Set Discount: $599; with coupon ALL29: $499
A Photo Every Day
Featured BiblePlaces Photos: Revelation
The featured photos this month come from the new Revelation volume, a unique collection of images illustrating John’s vision of the Lord Jesus and His coming to establish His glorious kingdom on earth. For more free photos, download the Revelation 6 PowerPoint (160 slides). These and more than 3,000 photos are included in the new Revelation volume in the Photo Companion to the Bible.
Revelation 1: "I was on the island called Patmos"
According to Revelation 1:9 and early tradition, John was banished to Patmos by the Roman authorities. The volcanic island, composed of a largely rocky and treeless landscape, was an ideal place for a Roman penal colony, a use to which several church fathers attest. The island is about 7.5 miles (12 km) long from north to south and its width varies up to 6 miles (10 km) from east to west. Patmos has an area of 13 square miles (34 sq km) and a circumference of 25 miles (40 km). The island is divided into three parts by two narrow isthmuses and includes a few small islets. Today the most imposing building on Patmos is the Monastery of St. John the Theologian, constructed by Christodoulos in 1088 over the remains of a 4th-century church and an earlier temple of Artemis. The Revelation 1 PowerPoint includes more than 185 images.
Revelation 2: "And to the angel of the church in Pergamum write"
Revelation 2 and 3 are addressed to a series of seven churches in western Asia. Pergamum was the third city in the route, following Ephesus and Smyrna. The acropolis of the city rises some 1,300 feet (400 m) above the plain below, and it was filled with monumental religious structures, royal palaces, and an impressive theater. This model shows the acropolis with some of its buildings in the 2nd century AD. It was photographed at the Berlin Collection of Classical Antiquities. The Revelation 2 PowerPoint includes more than 250 images.
Revelation 3: "I counsel you to buy from Me... eye salve to anoint your eyes, so that you may see"
In the letter to the Laodiceans, Jesus rebukes the church for its arrogance and self-sufficiency, ignorant of their poor and blind condition. Eye health was a great concern in the Greco-Roman world, and the use of eye salve is well-documented both in written sources and in archaeology. Different concoctions were formulated for different eye problems. Ingredients known to have been used in eye salves during the Roman period include apple juice, copper and iron metallic salts mixed with vinegar, copper oxide (aes ustum), zinc oxide (cadmia), iron oxide (haematites), garden cress or peppergrass (lepidum), aloe, opium, rainwater, spikenard, olive oil, saffron, incense, slag, and wine. This photo shows glass receptacles for cosmetics and salves from the Roman and Byzantine periods. This display was photographed at the Hecht Museum at the University of Haifa. The Revelation 3 PowerPoint includes more than 240 images.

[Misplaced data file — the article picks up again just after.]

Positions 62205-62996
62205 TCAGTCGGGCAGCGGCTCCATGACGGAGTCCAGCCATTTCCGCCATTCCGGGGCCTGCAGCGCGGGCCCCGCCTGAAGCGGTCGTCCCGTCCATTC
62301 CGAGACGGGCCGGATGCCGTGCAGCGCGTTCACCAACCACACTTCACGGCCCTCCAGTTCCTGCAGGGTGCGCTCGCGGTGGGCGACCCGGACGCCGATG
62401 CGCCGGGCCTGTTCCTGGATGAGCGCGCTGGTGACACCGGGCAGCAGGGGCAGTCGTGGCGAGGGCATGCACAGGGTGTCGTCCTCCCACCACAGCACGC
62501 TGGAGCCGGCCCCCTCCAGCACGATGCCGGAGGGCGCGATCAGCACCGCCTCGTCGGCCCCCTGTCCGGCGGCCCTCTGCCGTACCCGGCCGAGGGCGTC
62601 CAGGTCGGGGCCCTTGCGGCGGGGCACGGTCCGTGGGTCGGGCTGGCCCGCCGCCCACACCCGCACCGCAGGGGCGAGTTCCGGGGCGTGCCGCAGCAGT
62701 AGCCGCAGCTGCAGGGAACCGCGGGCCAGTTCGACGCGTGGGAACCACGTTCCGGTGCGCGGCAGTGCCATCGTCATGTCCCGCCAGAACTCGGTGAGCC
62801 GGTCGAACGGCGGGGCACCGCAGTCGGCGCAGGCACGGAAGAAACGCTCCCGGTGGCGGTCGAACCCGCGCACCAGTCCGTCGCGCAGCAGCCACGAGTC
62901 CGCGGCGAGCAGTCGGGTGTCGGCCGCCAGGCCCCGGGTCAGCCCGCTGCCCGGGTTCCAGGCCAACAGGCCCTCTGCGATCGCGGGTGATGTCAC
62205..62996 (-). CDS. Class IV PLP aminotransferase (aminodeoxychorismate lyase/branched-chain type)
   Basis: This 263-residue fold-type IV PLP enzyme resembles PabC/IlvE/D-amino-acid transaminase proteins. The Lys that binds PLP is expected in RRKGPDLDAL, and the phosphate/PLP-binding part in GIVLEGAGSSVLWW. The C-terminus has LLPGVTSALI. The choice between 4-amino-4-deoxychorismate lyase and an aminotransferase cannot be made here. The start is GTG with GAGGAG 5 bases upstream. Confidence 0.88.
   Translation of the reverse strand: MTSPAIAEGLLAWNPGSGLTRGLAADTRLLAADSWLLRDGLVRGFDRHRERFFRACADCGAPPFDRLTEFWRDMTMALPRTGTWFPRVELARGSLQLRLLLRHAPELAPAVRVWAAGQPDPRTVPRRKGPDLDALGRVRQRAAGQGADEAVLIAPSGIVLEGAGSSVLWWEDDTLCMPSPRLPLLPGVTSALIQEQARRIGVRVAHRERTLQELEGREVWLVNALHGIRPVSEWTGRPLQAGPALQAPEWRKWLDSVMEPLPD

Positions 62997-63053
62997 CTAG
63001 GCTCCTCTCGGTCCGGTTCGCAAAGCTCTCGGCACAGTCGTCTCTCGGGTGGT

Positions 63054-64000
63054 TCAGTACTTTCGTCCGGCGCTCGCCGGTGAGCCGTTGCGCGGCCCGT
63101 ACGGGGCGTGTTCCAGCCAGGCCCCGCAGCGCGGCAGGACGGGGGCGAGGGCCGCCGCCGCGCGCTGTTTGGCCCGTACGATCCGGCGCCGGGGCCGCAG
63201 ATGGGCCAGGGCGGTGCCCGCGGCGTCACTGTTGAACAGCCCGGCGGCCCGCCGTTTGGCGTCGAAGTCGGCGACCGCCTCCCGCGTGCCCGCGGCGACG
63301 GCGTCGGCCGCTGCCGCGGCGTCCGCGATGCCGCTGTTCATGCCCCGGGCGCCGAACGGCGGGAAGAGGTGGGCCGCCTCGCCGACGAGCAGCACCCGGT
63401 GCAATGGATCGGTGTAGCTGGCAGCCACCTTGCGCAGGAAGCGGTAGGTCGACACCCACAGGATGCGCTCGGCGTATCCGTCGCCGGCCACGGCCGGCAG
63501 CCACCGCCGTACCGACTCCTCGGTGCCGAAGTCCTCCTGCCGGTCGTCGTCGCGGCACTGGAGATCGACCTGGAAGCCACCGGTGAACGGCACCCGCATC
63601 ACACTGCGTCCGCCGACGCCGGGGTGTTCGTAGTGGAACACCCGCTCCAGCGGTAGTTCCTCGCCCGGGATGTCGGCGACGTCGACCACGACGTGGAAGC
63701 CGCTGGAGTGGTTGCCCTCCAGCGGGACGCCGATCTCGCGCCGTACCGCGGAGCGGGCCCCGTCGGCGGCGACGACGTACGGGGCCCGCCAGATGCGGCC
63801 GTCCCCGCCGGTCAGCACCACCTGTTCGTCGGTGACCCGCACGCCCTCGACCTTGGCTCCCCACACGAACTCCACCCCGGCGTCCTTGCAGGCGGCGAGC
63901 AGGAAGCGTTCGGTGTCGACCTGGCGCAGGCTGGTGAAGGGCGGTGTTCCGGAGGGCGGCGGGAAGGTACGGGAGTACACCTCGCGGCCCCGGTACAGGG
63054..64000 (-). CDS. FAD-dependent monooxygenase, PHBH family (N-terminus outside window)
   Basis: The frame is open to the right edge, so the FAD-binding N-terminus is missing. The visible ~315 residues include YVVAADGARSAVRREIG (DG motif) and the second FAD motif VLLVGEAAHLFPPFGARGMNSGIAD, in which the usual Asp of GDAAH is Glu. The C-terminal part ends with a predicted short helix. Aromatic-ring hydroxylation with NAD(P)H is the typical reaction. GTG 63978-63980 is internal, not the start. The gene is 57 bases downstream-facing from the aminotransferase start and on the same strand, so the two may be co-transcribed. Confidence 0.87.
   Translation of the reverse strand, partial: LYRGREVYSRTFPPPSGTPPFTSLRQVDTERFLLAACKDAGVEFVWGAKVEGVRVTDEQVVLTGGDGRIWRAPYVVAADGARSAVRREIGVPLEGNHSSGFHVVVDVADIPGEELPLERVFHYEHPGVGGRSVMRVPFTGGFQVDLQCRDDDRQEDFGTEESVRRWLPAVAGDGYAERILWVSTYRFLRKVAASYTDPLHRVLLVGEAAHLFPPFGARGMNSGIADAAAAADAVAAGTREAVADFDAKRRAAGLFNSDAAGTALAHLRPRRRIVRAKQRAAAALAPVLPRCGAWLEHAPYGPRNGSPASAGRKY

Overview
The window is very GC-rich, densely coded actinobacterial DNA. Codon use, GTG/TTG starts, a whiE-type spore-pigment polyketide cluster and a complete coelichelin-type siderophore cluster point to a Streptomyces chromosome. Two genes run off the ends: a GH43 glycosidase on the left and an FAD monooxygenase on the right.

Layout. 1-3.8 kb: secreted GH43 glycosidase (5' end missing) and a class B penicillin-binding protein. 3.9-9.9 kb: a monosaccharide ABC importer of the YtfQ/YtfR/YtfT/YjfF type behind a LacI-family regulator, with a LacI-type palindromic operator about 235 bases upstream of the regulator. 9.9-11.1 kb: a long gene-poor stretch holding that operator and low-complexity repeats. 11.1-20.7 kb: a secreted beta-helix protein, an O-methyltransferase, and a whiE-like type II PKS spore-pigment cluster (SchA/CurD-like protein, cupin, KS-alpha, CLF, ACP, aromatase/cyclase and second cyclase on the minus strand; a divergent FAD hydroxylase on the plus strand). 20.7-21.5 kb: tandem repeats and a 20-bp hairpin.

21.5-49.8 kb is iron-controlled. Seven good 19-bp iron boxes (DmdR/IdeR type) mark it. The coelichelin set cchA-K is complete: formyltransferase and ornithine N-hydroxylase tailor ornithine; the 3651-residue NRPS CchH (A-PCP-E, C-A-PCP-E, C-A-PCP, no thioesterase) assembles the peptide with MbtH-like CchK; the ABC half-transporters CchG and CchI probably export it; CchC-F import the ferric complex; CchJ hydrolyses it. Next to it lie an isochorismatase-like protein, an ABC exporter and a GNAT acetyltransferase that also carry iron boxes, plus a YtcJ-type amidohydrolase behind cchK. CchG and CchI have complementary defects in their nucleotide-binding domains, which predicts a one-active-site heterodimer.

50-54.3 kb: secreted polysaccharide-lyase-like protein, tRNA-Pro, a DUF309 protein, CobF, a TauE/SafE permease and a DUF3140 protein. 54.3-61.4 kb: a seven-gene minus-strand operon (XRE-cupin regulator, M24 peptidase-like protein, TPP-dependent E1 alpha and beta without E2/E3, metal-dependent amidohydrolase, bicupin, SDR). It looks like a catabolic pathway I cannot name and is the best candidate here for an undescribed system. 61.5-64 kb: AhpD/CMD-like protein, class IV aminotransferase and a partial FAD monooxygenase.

Revelation 4: "And He who was sitting was like a jasper stone and a carnelian in appearance"
John uses the names of dozens of precious stones in his description of his heavenly vision. The term “jasper” (Gk. iaspis) was used more broadly in antiquity than its modern English equivalent. Jasper occurs in various colors, often in hues of yellow, red, or brown. Some suggest that this word could refer to a diamond. This example of yellow jasper from the ancient world is part of a flat bead ring and was photographed at the Walters Art Museum in Baltimore. The Revelation 4 PowerPoint includes more than 85 images.
Revelation 5: "Each one held a harp and golden bowls full of incense, which are the prayers of the saints"
In Revelation 5, the twenty-four elders are seen encircling the Lamb and singing His praises. They each hold a “harp” (Gk. kithara), a stringed musical instrument, sometimes referred to as a kithara or a lyre. Artistic depictions indicate that they were held upright as the strings were plucked. Each elder is said to hold a kithara in one hand and an incense bowl in the other. Some commentators have objected to the description on the grounds that one could not play a harp while holding an incense bowl. However, Apollo is often depicted as holding both a bowl and a lyre in Greco-Roman art. This statue of Apollo is considered to be a Roman copy of a 5th century BC Greek original. It was photographed at the Naples Archaeological Museum. The Revelation 5 PowerPoint includes more than 95 images.
Revelation 6: "It was granted to the rider to take away peace from the earth, that men would kill each other"
When Jesus opens the seals of the scroll, judgment falls upon those who have resisted His grace. The second horseman of the Apocalypse brings worldwide battles. This relief carving illustrates the confusion and madness of battle. It comes from the Portonaccio Sarcophagus in the 2nd century AD, which appears to have been inspired by the Antonine Column in Rome. It was photographed at the National Museum of Rome. The Revelation 6 PowerPoint includes more than 160 images and may be downloaded in its entirety here.
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All contents © 2022 Todd Bolen. Text and photographs may be used for personal and educational use with attribution. Commercial use requires written permission.